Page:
Tuesday, 14 April 2009

Applying Concrete Stains - How to Organize a Flooring Redesign

Applying stains to an existing flooring can be a breeze, or it can be an uphill battle. It all depends on how you organize the staining process. For example, if you just bought a house, you want to be sure that you apply the stains and sealer before everything else. Make sure the process is completed before the furnishing gets in. Otherwise, you will find it more difficult to redesign the flooring.

But most homeowners want to apply the chemicals in their existing homes. So how should they go about organizing the stain application process? Here are some quick tips.

1) Storage concerns.

In the house, there is existing furniture, which gets in the way when staining the flooring. So this needs to be addressed immediately. In most instances, it is almost impossible to move all the furniture out of the house. Fortunately, there is a work around solution. Simply plan your work carefully, and you never have to move all the furniture out. One way to solve this problem, is to work on one room at a time. Move the furnishing into the adjacent room, and complete the work for one room first. Let the stains and sealer dry completely, then move the furnishing back in. Now, it's time to work on the other room.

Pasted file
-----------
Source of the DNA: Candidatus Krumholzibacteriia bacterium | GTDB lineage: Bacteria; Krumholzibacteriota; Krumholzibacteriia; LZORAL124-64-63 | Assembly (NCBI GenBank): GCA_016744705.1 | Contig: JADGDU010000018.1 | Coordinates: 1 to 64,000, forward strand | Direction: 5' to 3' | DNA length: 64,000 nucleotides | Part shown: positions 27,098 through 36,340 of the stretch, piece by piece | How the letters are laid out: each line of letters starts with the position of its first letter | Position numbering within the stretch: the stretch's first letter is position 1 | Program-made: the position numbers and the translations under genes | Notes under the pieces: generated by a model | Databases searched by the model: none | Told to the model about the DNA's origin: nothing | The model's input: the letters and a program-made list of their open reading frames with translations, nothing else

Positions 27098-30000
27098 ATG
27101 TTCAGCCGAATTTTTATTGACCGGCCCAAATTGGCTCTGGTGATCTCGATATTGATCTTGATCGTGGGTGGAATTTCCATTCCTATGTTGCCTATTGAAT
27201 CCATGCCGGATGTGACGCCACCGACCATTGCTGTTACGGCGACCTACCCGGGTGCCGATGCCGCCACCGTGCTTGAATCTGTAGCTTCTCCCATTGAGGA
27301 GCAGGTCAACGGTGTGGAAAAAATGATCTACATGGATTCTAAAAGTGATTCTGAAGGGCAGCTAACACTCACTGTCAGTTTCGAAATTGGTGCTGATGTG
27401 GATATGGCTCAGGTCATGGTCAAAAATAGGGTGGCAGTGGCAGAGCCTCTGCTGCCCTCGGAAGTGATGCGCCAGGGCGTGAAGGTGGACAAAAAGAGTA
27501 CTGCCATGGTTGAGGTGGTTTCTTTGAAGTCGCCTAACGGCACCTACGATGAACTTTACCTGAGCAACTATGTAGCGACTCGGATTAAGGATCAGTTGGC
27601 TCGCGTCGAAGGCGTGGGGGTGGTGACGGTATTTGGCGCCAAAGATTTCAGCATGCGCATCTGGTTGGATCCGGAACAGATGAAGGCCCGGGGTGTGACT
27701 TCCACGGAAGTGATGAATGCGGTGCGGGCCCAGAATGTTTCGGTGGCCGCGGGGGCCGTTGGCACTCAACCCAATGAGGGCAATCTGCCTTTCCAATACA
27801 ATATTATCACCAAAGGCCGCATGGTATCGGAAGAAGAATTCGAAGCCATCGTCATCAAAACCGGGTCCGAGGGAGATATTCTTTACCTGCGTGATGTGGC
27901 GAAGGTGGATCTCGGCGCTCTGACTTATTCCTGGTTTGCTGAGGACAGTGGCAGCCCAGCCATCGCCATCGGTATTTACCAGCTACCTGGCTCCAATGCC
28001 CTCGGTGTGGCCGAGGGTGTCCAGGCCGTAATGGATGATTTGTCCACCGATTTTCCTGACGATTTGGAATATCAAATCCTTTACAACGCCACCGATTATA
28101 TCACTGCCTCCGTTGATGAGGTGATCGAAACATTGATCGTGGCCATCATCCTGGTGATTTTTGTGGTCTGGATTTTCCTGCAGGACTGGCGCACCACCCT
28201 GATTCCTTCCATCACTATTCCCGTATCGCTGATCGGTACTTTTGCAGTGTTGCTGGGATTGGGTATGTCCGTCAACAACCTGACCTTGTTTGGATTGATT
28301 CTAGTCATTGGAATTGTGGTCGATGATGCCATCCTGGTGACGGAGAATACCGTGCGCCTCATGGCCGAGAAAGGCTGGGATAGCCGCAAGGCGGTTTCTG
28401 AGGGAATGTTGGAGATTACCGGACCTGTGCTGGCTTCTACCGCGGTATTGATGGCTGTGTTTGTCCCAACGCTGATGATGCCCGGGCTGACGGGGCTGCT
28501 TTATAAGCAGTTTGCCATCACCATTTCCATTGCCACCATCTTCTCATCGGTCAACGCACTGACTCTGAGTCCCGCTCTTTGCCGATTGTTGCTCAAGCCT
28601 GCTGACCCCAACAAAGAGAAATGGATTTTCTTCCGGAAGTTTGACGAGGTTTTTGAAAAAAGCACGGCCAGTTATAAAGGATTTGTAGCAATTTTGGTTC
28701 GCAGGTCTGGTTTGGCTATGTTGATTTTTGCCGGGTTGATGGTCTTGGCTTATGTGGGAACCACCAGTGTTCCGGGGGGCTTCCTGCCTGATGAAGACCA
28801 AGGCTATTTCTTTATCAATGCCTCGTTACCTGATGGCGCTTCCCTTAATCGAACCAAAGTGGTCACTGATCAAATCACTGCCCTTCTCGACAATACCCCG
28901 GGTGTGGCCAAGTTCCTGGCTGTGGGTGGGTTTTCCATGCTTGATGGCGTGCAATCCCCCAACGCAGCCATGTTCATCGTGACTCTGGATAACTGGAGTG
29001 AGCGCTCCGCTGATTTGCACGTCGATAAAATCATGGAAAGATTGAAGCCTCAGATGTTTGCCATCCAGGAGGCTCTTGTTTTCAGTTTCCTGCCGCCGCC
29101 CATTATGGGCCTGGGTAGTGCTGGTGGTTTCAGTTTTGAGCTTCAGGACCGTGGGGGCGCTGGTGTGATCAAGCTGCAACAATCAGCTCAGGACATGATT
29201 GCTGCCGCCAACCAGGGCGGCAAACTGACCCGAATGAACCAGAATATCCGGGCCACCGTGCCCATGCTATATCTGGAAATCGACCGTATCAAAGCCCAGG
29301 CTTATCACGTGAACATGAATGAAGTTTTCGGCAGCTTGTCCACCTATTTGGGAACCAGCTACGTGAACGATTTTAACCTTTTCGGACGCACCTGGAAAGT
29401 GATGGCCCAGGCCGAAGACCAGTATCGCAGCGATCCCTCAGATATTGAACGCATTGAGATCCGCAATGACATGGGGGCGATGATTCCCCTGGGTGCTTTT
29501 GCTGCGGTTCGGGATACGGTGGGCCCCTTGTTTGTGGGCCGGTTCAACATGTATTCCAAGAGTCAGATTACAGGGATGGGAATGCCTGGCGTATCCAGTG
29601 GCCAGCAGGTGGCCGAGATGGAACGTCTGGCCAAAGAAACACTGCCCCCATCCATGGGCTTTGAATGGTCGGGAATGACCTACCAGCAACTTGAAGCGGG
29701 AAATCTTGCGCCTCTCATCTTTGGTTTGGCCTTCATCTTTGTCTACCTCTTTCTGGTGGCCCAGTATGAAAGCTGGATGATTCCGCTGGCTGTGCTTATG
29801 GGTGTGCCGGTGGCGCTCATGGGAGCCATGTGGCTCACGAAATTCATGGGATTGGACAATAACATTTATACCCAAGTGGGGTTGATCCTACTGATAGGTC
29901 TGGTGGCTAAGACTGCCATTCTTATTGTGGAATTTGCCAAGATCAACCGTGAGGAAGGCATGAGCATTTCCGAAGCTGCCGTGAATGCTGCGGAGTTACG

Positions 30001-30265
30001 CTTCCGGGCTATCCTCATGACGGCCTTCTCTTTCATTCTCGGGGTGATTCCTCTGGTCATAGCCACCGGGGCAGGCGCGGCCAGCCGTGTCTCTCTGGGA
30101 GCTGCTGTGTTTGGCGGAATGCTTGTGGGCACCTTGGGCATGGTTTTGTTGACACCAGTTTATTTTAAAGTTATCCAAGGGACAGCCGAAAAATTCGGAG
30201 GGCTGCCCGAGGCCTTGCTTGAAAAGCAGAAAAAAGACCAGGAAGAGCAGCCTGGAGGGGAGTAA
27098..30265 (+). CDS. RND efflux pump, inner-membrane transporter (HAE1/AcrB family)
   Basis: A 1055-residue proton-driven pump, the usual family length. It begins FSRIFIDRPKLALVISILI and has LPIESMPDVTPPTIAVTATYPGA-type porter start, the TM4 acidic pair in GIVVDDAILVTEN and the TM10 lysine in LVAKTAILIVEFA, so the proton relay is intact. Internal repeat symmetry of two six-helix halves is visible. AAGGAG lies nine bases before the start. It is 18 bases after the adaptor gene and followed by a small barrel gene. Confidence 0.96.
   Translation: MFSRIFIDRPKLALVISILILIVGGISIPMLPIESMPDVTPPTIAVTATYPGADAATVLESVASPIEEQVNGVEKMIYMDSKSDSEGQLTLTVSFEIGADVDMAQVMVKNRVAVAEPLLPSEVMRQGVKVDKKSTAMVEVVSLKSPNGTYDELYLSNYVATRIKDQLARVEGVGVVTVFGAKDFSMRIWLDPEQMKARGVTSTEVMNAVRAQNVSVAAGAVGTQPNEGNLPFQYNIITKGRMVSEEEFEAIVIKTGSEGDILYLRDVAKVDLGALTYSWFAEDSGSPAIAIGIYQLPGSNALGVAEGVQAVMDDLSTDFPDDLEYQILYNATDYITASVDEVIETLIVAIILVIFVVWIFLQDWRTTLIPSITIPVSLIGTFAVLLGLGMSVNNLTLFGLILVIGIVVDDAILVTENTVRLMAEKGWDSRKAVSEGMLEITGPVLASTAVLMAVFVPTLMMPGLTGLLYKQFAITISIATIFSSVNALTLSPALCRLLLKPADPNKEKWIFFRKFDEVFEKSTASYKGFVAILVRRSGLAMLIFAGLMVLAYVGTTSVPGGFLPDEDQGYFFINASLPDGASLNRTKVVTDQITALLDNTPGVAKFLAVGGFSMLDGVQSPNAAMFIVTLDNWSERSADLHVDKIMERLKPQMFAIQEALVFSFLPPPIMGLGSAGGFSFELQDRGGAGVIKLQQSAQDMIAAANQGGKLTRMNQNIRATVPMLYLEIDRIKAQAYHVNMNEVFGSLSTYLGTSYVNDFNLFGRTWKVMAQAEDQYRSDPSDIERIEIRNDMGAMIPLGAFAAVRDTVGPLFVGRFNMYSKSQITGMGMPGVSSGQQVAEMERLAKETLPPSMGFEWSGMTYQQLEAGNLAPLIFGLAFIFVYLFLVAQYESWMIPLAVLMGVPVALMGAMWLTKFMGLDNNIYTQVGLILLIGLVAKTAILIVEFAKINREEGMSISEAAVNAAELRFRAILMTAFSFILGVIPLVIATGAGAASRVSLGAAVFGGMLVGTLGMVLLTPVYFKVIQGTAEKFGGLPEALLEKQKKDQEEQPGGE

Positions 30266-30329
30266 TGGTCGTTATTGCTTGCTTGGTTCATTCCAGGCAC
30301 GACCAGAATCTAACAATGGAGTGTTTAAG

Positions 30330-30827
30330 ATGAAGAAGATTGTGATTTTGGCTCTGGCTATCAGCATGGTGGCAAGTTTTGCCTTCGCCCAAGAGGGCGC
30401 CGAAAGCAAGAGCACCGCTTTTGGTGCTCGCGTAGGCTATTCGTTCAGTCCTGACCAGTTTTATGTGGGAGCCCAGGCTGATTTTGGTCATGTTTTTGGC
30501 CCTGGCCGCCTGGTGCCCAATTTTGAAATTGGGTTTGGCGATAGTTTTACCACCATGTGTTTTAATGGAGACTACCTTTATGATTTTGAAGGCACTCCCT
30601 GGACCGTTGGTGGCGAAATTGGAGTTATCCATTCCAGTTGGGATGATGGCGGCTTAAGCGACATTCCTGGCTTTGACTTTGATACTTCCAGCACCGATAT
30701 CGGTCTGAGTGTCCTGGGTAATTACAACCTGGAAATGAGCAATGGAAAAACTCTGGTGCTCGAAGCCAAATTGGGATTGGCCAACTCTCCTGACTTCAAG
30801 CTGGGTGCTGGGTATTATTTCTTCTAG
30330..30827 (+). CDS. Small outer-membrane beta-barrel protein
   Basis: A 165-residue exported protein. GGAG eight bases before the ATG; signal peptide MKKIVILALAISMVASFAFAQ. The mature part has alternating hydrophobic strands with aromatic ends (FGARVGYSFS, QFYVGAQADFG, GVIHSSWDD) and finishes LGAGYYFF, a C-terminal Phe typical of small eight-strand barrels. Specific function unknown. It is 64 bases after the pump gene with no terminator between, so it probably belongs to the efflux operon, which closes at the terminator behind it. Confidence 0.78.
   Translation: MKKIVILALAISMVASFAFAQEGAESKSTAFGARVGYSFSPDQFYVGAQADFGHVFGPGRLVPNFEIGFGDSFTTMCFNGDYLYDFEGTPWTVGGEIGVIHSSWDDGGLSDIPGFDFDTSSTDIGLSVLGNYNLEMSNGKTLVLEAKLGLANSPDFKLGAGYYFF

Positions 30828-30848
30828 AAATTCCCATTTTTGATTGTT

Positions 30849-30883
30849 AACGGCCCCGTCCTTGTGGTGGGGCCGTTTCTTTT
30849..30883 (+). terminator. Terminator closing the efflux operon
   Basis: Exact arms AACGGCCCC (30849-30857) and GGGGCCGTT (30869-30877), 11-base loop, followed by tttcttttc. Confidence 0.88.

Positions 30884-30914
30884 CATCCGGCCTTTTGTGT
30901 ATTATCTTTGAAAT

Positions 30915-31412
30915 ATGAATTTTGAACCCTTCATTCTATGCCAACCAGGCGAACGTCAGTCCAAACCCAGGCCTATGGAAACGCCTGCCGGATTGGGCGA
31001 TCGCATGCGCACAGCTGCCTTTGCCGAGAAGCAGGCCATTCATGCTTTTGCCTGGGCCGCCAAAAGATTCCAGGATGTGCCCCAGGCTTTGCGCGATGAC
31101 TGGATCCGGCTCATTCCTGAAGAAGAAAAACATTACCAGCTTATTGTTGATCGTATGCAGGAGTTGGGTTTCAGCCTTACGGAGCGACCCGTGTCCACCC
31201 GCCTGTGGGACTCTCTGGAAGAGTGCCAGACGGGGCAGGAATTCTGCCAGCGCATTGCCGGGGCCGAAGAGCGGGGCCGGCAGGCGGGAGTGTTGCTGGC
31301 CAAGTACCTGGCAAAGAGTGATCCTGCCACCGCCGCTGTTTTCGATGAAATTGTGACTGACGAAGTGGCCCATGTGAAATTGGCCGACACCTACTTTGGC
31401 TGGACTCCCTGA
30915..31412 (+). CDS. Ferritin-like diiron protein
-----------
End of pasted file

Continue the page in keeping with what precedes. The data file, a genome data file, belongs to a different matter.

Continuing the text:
This process is a little slower, as you have to let the flooring dry completely before you can work on another room. But it helps to break the work down, making it easier to focus on one room, and then on another. You may even end up with much better results than you initially expect.

The other alternative, is to find a temporary storage space (e.g. a garage, backyard, or a neighbor's house) and store all the furniture there for a day or two.

2) Drying time.

If you use quick drying stains, you only need a couple of days to apply the stains and sealer. Don't buy traditional stains that require more than 24 hours to dry. That will set you back by another 2 to 3 days. If you are renting storage space, you may end up having to pay more.

3) Having the right tools.

You will need some clean rags or paint brushes to apply the stains. For the sealer, all you may need is a spraying tool. The tools you need depends on the type of products you buy. So speak with your product vendor to make sure that you have the right tools. Paper towels often come in useful if you want to wipe off excess substances. Newspapers can help protect the work area.

4) The right amount of stains and sealer.

Ensure that you have adequate amount of stains and sealer to save yourself from having to revisit the stores again.

5) Monitor the progress.

As you let the stains dry, monitor the progress. Apply another coat if the first coat appears patchy.

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